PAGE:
That which was from the beginning, which we have heard, which we have seen with our eyes, which we looked upon and have touched with our hands, concerning the word of life—the life was made manifest, and we have seen it, and testify to it and proclaim to you the eternal life, which was with the Father and was made manifest to us—that which we have seen and heard we proclaim also to you, so that you too may have fellowship with us; and indeed our fellowship is with the Father and with his Son Jesus Christ.
The concrete verbs John uses make it crystal clear that Jesus was indeed God and did indeed come in the flesh. And John's fellowship is with "the Father and with his Son Jesus Christ"--there is no concept of a remote, unreachable God here, but a close and personal one.

So gnosticism was a school of thought that tried to syncretize itself with early Christianity. What does it matter now? Because the key ideas of gnosticism live on in our culture. The idea of "finding the divine spark within" is strikingly similar to the new age movement of spirituality. They seem to keep discovering new "gospels" such as the Gospel of Thomas and, more recently, the Gospel of Judas that are pervaded by gnostic thinking. Dan Brown's bestseller The Da Vinci Code did more than either of them combined to bring gnostic thinking into public acceptance.

But none of these hit terribly close to home for me. I don't know any new agers. I'm well aware of the skeptical nature of the new "gospels" as authentic Biblical text, and of the dangers of believing the research of The Da Vinci Code as factual. As our worship pastor Tim Johnson, who has a keen eye for patterns in culture, pointed out, gnostic thought also influences the modern church today. The example he cited was of Christians who equate "worship" with an inward-looking spiritual experience, trying to make some sort of private, personal connection with God. God is indeed close at hand, but we won't find Him within ourselves. (Well, the Holy Spirit does dwell within us, but that isn't the part of ourselves I'm talking about, and seeking the Spirit draws us out of ourselves towards God and others, not inward)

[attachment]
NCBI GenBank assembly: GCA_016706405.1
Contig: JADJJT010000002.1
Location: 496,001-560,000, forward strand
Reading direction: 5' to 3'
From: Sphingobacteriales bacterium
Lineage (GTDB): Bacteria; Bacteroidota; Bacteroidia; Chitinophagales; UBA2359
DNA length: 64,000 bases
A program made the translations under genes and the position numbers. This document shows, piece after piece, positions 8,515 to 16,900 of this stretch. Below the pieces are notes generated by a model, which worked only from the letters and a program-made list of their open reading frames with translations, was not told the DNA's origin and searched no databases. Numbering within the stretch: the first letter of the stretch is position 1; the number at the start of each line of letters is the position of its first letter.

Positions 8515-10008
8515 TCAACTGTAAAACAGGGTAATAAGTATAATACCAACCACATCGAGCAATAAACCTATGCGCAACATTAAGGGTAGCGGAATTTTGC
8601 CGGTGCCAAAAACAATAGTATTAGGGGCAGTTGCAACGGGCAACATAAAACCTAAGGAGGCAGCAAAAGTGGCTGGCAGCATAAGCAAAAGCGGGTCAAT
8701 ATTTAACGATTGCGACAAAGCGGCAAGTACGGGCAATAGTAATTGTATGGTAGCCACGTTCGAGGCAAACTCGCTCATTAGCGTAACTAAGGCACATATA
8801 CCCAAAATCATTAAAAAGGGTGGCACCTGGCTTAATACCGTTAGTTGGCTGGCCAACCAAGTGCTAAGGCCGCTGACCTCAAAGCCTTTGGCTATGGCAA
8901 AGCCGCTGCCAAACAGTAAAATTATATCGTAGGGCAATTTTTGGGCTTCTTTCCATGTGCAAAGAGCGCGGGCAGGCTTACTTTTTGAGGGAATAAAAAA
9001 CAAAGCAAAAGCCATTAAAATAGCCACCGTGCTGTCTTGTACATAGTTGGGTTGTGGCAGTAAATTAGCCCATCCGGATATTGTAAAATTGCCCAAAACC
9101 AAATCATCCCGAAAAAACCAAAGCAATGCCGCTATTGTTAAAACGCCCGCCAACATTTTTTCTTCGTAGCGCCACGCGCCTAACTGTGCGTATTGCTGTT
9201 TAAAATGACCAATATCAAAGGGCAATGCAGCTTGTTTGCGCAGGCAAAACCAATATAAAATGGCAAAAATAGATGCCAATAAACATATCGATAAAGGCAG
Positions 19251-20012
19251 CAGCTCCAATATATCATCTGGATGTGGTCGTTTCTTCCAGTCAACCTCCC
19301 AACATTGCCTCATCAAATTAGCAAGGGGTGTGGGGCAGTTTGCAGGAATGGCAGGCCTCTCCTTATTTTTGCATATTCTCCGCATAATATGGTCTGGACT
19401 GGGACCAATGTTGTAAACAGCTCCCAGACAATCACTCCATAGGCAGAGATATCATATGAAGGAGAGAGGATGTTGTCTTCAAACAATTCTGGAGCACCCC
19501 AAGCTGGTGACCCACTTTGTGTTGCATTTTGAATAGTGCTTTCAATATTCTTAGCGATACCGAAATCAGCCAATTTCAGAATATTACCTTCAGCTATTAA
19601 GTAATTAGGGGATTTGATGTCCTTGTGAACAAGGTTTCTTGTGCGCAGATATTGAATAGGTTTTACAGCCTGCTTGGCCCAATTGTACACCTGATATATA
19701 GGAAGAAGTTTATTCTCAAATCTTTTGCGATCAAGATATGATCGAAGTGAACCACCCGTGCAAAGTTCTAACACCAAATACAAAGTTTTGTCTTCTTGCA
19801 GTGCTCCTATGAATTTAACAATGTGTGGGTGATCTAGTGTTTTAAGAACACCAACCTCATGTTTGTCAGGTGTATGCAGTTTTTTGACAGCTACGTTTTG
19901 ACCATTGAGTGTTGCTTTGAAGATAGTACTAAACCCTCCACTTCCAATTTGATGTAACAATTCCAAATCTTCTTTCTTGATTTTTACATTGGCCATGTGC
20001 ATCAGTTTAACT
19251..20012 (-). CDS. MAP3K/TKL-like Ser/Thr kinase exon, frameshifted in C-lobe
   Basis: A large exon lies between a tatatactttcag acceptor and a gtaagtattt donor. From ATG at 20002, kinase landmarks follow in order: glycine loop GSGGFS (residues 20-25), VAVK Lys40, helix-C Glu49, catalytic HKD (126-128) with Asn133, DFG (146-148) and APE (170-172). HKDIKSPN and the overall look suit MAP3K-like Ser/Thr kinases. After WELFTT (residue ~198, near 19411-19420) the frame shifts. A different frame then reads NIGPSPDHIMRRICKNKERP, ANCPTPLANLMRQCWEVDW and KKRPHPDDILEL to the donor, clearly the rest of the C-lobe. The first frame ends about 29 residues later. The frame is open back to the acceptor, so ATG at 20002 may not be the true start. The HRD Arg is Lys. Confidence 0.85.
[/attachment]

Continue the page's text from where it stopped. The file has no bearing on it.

One other way I see the church picking up elements of gnosticism today is in the "lifeboat theology" or some churches. This view, as James Hunter puts it, "[sees] the world as a sinking ship on the way to judgment and hell; the goal of the Christian is to rescue as many people as possible on the lifeboat of salvation." Somewhat related to this is the belief that our final destination is a cloud in heaven, away from all the troubles of this world. Does this sound anything like the gnostic belief that this world is evil and our goal is escape for our souls? I think so. in 1 Corinthians 15 Paul assures us that our final destination is in renewed bodies, and Revelation, for all its metaphor and nonliteralism, does make clear that we will live on the (new) earth. God made us and the rest of creation and saw that it was good, and He does not give up on His creation even when we do. As Christians our task is to participate in God's ongoing renewal of creation, not escape it for something better.

May you know the Truth and be kept from all falsehood.